At different points in William Bordon's short life, he wrote in the back of his Bible, “No reserves, no retreats, no regrets.”
After he graduated from high school in 1904, Bordon was called to be a missionary. Although he came from a wealthy family, wealth did not possess him. Early in his life, a friend expressed that he was throwing his life away by becoming a missionary. Bordon wrote in his Bible, “No reserves.” After he graduated from Yale, he was offered lucrative positions. He penned, “No retreats.”
His missionary call narrowed to a Muslim group in China. After doing graduate work at Princeton Seminary, he left for Egypt to study Arabic before arriving in China. In Egypt, he contracted spinal meningitis and within a month was dead at age twenty-five. Before his death, under the other two notations he had made in his Bible, he wrote, “No regrets.”
Was William Borden's seemingly untimely death a waste of human life? Absolutely not. Thousands have read his story and have been encouraged in their missionary call. God never wastes any of our sorrows.
Things happen to Christians. We experience what we don't expect, and some expectations don't come to fruition. The Christian life often entails disappointments we can't understand, but God uses them for His ultimate good.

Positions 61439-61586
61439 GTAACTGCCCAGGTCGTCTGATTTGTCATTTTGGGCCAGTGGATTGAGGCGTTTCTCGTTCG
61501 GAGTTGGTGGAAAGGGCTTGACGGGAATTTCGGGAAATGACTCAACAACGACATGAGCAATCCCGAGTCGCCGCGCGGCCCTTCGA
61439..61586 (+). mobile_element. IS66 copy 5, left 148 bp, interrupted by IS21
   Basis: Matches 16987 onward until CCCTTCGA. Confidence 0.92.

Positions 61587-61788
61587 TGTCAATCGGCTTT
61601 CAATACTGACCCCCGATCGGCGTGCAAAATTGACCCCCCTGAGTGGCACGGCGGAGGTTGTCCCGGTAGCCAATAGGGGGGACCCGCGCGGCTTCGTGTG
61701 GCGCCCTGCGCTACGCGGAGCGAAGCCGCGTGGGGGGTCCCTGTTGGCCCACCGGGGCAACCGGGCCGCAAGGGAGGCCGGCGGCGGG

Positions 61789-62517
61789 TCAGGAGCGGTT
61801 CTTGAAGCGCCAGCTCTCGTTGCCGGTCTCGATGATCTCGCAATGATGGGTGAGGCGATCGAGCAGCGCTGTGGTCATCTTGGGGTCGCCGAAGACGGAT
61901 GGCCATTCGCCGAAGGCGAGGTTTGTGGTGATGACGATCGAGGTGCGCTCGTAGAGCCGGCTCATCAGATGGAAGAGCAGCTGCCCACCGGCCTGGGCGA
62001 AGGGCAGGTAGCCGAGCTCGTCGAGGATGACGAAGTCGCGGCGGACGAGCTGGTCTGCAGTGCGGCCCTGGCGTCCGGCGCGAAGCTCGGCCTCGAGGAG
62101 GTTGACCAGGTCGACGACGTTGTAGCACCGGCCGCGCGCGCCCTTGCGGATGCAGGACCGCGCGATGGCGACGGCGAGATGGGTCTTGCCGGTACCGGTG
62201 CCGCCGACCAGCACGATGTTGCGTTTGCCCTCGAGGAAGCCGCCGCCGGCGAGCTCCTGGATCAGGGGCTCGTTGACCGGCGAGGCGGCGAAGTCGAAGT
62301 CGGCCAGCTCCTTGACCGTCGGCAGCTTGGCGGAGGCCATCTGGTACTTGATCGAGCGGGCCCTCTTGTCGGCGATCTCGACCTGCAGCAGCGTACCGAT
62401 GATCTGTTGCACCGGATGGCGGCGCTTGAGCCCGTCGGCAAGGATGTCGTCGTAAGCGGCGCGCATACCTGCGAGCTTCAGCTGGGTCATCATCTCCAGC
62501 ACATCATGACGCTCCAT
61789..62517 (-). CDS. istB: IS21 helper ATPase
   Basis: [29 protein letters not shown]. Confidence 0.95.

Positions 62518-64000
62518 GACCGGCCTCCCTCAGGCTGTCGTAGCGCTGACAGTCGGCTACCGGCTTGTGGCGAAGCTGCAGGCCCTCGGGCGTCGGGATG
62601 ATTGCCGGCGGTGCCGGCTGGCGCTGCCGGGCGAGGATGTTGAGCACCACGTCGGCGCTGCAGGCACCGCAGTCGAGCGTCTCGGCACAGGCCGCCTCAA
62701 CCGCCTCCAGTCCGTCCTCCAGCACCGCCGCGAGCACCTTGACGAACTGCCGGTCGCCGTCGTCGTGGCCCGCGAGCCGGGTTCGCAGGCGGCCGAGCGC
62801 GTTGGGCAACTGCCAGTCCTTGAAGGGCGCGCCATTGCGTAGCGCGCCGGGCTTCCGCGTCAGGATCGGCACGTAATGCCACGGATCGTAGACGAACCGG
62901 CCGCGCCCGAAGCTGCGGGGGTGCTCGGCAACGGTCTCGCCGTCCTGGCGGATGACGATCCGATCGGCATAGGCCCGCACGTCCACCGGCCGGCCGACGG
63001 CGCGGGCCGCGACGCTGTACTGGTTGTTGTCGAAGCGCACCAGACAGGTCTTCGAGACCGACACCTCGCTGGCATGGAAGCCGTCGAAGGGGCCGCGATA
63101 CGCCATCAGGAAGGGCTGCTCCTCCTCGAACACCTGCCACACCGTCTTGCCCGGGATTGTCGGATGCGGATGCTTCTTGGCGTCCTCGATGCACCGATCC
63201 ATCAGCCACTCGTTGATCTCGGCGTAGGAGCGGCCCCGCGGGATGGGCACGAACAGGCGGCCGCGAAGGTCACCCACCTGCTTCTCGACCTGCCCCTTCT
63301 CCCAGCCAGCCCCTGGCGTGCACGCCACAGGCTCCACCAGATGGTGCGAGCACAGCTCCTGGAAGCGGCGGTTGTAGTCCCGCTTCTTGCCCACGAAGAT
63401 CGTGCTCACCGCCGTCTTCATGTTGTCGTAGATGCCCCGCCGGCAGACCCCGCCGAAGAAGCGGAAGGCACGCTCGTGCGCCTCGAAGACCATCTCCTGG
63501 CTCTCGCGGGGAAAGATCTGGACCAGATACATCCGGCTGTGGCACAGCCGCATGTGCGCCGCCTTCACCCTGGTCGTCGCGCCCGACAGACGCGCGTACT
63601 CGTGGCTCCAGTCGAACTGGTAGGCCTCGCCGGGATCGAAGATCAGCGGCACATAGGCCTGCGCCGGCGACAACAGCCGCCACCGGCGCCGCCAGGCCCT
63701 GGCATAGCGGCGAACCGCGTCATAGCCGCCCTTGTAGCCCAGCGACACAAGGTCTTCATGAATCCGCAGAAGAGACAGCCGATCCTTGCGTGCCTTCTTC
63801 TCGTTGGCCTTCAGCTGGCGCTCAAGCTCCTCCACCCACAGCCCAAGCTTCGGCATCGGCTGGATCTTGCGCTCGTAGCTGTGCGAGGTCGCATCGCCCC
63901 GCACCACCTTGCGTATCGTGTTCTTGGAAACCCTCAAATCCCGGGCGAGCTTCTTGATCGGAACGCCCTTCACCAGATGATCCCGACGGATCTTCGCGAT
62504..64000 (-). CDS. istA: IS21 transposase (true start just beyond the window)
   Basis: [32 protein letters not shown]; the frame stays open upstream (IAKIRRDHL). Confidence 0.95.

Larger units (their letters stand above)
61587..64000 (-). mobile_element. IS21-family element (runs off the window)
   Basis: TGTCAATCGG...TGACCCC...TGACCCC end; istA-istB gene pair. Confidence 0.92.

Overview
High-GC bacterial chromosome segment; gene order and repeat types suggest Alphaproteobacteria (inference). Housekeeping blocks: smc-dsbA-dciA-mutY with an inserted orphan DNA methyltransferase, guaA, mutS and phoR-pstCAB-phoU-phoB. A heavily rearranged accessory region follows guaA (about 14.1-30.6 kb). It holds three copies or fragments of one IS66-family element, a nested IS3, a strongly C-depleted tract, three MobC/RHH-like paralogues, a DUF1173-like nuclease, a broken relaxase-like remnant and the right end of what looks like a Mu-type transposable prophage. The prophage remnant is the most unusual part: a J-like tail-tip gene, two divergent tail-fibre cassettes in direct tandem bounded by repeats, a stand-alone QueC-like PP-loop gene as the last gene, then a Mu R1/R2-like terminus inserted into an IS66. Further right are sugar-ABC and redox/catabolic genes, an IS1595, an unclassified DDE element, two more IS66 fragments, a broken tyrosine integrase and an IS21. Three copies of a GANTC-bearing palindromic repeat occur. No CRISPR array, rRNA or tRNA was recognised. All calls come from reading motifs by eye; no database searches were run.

God lives in the eternal now. He makes decisions based on past, present, and future considerations. Humans remember the past imperfectly and know what is happening now—but know nothing about the future. God dwells on eternal priorities while we major on temporal ones. Our heavenly Father always knows best.
Church history is littered with people who have done great things for God yet became sullen and cynical at the end of their lives. Things happened to them that may have seemed unfair or unjust. Some ended their lives in unbelief rather than faith in God.
Will you, like William Borden, at the end of your journey, be able to say, “No reserves, no retreats, no regrets.”
(Photo courtesy of pixabay.)
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Ken Barnes has had a twenty-five year career in educational pursuits. He has taught in various public and private schools in Pennsylvania, Hawaii, and Virginia. He also worked for seventeen years with Youth With A Mission as a school leader, recruiter, and director. Ken holds a Master of Education in Curriculum and Instruction from Virginia Commonwealth University. He is the author of The Chicken Farm and Other Sacred Places. He currently is a speaker, blogger, and freelance writer. Ken lives with his wife Sharon in Mechanicsville, Virginia. Visit Ken at https://sites.google.com/site/kenbarnesbooksite/